“Billy The Skink” was a cartoon I first doodled back when I was in middle school, who I eventually adopted as a mascot and screen name for my online activities. He’s that bug-eyed green reptile in my avatar image. Skinks were a common sight when I was growing up in southeast Texas (distinguishable from garden lizards by their tails, which remain as wide as their bodies for much of their length) and I was further fascinated by an old National Geographic pop-up book my father had that featured an Australian blue-tongued skink. “Billy” had a nice flow with “the skink”, I thought back in those middle school years, thus the name. My real name isn’t Billy or William or anything like that, it’s Ty.

  8. My name is just a misspelling of my middle name (Armitage, my paternal grandma’s maiden name) fronted by my first initial.

  9. Narmitage, I think you told us your first name at some point — maybe in a context of addressing some advice or surprise to yourself .. ‘I told myself, “Nick, you can’t go on like that!” ‘ … or the like.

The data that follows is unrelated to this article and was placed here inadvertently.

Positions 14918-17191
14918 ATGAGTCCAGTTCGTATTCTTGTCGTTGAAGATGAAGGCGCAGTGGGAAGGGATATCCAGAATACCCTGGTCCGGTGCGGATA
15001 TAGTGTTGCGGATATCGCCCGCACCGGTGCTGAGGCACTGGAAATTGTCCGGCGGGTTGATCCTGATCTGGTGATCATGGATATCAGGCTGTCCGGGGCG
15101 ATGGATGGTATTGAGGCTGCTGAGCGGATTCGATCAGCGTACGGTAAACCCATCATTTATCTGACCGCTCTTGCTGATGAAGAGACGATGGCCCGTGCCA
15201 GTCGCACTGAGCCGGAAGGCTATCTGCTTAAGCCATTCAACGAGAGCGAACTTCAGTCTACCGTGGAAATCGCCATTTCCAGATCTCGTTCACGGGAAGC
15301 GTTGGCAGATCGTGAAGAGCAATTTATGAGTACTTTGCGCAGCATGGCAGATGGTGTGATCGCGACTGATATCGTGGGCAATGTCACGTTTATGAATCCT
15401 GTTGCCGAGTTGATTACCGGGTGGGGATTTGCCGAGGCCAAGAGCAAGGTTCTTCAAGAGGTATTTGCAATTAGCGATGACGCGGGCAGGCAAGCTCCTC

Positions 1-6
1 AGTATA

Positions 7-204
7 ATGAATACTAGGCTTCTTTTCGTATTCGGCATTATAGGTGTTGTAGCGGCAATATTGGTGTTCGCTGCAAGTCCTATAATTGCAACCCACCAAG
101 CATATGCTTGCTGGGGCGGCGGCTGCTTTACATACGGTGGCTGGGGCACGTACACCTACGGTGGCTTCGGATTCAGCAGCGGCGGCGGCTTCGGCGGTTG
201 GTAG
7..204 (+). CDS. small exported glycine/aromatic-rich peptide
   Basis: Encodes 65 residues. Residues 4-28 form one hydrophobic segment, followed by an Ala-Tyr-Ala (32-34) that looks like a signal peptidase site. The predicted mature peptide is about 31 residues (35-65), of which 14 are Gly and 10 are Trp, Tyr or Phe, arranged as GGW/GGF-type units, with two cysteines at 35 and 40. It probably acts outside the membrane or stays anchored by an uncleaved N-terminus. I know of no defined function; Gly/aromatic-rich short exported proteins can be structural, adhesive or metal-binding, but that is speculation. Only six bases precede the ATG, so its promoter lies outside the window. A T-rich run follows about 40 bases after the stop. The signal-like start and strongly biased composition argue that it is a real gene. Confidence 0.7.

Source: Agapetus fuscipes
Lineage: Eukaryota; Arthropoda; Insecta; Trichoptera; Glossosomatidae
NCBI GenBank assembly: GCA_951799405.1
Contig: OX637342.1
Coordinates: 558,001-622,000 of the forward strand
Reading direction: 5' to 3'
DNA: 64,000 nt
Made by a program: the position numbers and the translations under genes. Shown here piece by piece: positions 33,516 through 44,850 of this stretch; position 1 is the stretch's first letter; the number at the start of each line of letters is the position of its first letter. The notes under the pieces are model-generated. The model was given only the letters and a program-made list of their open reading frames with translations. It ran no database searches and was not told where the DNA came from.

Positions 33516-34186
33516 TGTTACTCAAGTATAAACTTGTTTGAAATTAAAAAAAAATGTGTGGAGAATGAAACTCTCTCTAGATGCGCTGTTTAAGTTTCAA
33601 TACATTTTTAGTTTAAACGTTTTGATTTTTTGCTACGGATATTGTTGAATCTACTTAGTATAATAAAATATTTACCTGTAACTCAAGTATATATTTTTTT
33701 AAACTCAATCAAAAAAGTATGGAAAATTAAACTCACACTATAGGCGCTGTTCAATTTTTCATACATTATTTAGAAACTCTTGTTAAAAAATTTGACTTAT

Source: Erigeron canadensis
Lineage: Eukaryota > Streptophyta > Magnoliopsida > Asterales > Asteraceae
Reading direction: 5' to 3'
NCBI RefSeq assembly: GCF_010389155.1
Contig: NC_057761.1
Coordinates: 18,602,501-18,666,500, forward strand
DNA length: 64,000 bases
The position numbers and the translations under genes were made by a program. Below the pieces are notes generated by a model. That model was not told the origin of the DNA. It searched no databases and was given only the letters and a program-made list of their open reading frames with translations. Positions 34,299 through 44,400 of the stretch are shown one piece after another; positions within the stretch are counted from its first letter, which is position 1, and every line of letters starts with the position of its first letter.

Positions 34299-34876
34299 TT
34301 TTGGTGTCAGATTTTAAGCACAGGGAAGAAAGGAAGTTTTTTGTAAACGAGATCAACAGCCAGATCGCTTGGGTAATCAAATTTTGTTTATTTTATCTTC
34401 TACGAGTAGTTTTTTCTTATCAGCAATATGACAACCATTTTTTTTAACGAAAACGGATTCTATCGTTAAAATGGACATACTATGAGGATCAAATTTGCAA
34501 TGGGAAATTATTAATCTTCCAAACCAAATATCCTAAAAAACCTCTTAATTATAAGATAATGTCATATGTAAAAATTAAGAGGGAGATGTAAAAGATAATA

I think I remember when Kilby was MKilby, and was pleased to discover the posting name did not have to match the username on some localhost. I don’t know if we knew what that stood for.

  10. I used to just sign it “Brian” but someone else was doing that as well, so I added the “in STL”, a la “Mark in Boston”.

  11. Not to diminish any other aspect of this discussion, but as a zoology major I’m completely confused by the idea that skinks could be anything but lizards. Not to be too indirect: they are lizards. A fascinating, diverse group of lizards do not cease to be lizards because they differ from other lizards–indeed, that is implied by the phrase “other lizards.”

    I missed the earlier discussion of screen names entirely so I don’t know where that came from.

    FWIW, my screen name is my name. My parents gave it to me and I have been using it online since a decade before they invented the Web. I see no reason to stop now. Actually my first name is a tribute to Karl Marx. My dad was a member of the Communist Party.